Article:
the importance of fixing mistakes
My earliest mentor as a portfolio manager continuously pounded into my head the need to find and fix mistakes before they get out of control and destroy your performance. This is crucial, she said, and she was right.
In her view (I’m simplifying), a good stock might get you 10 percentage points over the index return in a year. A bad stock, on the other hand, might cost you 30 percentage points before you admit to yourself that you’ve made a mistake and sell. Therefore, it takes three good stocks to offset the damage done by one bad one.
In other words, common sense says that you’d better spend a lot of time on the lookout for underperforming names in your portfolio.
Why the 3:1 relationship? Why not 1:1? I don’t know. I do know that the bad stocks are uglier than good stocks are pretty. As to reasons, it may be the professional investor’s disease. Every time he buys a stock he thinks he knows more than the consensus. That takes a huge ego. But the same ego can get in the way of recognizing that you’re wrong. Or it may just be that when an unfavorable event occurs, holders all rush to sell. This activity itself depresses the stock significantly.
In any event, it’s PM 101 that you can’t fall in love with your holdings. You have to develop some way of identifying the clunkers (everyone has them; it’s a fact of life) before they wreck your portfolio.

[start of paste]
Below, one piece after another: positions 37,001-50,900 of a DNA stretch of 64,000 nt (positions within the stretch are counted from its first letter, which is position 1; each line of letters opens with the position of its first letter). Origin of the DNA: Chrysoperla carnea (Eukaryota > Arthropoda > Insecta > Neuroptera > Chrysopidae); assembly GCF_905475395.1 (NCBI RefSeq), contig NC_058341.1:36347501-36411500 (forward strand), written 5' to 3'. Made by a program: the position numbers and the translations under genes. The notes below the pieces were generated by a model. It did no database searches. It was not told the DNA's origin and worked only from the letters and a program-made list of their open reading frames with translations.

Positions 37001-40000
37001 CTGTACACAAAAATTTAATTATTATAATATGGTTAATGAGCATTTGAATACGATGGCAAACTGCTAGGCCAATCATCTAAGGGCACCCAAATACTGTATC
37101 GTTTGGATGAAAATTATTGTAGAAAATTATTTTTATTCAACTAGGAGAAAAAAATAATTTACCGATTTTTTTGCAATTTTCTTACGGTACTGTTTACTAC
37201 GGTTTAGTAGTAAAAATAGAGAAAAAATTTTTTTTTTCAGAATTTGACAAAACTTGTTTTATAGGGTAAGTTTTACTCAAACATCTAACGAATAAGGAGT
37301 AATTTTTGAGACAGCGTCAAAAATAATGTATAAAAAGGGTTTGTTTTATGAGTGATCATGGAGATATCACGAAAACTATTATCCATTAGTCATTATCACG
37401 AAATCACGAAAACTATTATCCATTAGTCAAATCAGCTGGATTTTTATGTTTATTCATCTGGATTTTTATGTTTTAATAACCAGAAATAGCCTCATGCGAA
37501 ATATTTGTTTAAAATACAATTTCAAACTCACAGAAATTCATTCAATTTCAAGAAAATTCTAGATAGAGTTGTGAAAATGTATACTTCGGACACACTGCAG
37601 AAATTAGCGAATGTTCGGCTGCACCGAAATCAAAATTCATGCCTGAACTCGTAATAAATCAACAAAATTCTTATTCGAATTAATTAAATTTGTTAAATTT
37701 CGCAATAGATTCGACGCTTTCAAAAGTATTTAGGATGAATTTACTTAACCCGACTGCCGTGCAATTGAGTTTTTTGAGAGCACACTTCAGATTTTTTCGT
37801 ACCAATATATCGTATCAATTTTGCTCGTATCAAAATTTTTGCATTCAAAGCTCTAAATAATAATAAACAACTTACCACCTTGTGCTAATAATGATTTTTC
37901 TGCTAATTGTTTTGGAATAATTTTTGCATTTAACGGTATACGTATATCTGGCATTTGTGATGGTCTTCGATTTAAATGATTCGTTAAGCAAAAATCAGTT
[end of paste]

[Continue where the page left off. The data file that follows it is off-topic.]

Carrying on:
Miller vs. Corzine
Bill Miller and Jon Corzine are recent instances of famous Wall Street figures who forgot this lesson, with disastrous consequences.
There is a crucial difference between the two, however.
Every manager knows his asset size, his cash position and his daily inflows and outflows almost to the penny. A professional trader working on margin knows the size of his equity in real-time and monitors it just as closely. I find it extremely difficult to believe that an “extra” $600 million or $1.2 billion could plop down into accounts you’re managing without your noticing it. That’s doubly true if the money is needed to stave off a ruinous margin call. You’d have to know, in my opinion, and would immediately want to understand where it came from.
What do the two managers have in common, other than their inglorious ends?
Both were very successful for an extended time within the long period of interest rate declines in the US that occurred between 1982 and, say, 2005. That period, which is over now, taught managers to expect that even extreme risk-taking would eventually be bailed out by lower interest rates. Neither man seems to me to have understood that this strategy no longer works.
Both appear to have forgotten to play defense.
My guess is that Mr. Miller regarded the recent financial crisis as a replay of the savings-and-loan meltdown that he successfully navigated in the early 1980s. So he had reason to believe that he had an edge over other, less experienced stock market investors. Mr. Corzine, on the other hand, strikes me as being more like a professional athlete who returns to the field after a decade working in an office and assumes that he can perform at the major league level from day one. He seems to me not to have noticed that the other guys were faster, stronger and had instincts honed by never having fallen out of game shape.
In a lot of ways, professional investors are like kids playing video games. Firms that employ them typically recognize this and install checks and balances that either force them to consider the business consequences of their actions or set portfolio parameters beyond which they are not permitted to go. Both Miller and
Corzine seem to me to have been so deeply entwined in the management of their firms, however, that the firm’s risk controls were overridden.
Both are cautionary tales for investment professionals.